American by Birth explores the history and legacy of Wong Kim Ark and the 1898 Supreme Court case that bears his name, which established the automatic citizenship of individuals born within the geographic boundaries of the United States. In the late nineteenth century, much like the present, the United States was a difficult, and at times threatening, environment for people of color. Chinese immigrants, invited into the United States in the 1850s and 1860s as laborers and merchants, faced a wave of hostility that played out in organized private violence, discriminatory state laws, and increasing congressional efforts to throttle immigration and remove many long-term residents. The federal courts, backed by the Supreme Court, supervised the development of an increasingly restrictive and exclusionary immigration regime that targeted Chinese people. This was the situation faced by Wong Kim Ark, who had been born in San Francisco in the 1870s and who earned his living as a cook. Like many members of the Chinese community in the American West he maintained ties to China. He traveled there more than once, carrying required re-entry documents, but when he attempted to return to the United States after a journey from 1894 to 1895, he was refused entry and detained. Protesting that he was a citizen and therefore entitled to come home, he challenged the administrative decision in court. Remarkably, the Supreme Court granted him victory.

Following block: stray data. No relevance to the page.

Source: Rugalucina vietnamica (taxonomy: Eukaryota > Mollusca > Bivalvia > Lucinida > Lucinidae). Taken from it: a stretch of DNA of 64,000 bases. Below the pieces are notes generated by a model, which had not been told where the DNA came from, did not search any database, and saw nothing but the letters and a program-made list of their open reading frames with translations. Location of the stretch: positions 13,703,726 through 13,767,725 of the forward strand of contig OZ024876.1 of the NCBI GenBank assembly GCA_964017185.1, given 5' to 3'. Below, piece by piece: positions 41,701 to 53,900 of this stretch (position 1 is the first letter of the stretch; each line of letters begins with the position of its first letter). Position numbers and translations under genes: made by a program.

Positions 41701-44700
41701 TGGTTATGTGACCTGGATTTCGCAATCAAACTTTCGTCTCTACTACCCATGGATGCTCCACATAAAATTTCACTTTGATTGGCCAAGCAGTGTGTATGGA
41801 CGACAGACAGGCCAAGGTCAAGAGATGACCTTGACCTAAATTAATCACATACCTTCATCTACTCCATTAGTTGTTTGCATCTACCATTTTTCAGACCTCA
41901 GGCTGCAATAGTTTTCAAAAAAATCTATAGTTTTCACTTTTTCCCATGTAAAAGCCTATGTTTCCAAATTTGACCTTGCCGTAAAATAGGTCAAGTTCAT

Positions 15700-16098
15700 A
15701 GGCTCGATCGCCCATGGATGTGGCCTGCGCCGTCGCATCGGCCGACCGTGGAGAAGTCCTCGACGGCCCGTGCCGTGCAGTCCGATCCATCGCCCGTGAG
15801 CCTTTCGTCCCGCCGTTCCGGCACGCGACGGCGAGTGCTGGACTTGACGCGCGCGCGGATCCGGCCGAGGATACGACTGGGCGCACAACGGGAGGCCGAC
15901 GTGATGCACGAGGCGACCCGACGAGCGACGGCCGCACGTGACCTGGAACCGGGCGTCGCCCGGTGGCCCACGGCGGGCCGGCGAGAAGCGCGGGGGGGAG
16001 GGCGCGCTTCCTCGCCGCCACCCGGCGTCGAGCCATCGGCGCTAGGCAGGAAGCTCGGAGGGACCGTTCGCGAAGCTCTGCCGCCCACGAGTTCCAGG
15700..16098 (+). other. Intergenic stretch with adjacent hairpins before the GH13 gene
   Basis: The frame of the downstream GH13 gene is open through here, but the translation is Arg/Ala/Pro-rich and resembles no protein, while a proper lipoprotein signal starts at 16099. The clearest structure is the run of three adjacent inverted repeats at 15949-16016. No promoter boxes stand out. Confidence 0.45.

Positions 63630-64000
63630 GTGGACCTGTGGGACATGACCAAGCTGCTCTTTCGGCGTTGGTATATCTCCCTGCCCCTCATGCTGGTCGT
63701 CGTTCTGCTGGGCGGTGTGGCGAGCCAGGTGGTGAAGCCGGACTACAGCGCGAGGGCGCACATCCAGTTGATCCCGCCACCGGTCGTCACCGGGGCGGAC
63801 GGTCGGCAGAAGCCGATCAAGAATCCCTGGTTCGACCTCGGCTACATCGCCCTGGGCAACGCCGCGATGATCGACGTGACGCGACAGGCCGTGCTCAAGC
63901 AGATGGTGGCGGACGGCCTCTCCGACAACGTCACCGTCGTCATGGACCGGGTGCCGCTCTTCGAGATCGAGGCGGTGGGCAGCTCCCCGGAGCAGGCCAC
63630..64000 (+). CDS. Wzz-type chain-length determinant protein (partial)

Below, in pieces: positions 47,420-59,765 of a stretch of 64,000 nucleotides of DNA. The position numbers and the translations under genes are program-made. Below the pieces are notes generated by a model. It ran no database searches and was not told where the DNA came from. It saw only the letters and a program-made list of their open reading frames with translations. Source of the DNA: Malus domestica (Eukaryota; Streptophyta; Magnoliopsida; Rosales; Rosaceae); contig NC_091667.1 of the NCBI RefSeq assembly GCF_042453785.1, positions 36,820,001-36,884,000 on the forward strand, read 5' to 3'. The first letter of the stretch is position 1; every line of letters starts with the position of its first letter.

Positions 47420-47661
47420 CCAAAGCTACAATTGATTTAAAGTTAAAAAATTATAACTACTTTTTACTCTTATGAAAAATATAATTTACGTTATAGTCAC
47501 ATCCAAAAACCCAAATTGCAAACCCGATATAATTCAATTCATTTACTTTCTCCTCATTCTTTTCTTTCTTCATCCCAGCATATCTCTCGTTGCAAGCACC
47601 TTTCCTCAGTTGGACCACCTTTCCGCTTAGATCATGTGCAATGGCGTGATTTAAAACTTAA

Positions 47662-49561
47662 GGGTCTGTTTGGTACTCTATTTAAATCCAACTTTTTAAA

This victory was important for Wong Kim Ark, for the ethnic Chinese community in the United States, and for all immigrant communities then and to this day. Though the principle had links to seventeenth-century English common law and in the United States back to well before the American Civil War, the Supreme Court’s ruling was significant because it both inscribed the principle in constitutional terms and clarified that it extended even to the children of immigrants who were legally barred from becoming citizens. American by Birth is a richly detailed account of the case and its implications in the ongoing conflicts over race and immigration in US history; it also includes a discussion of current controversies over limiting the scope of birthright citizenship.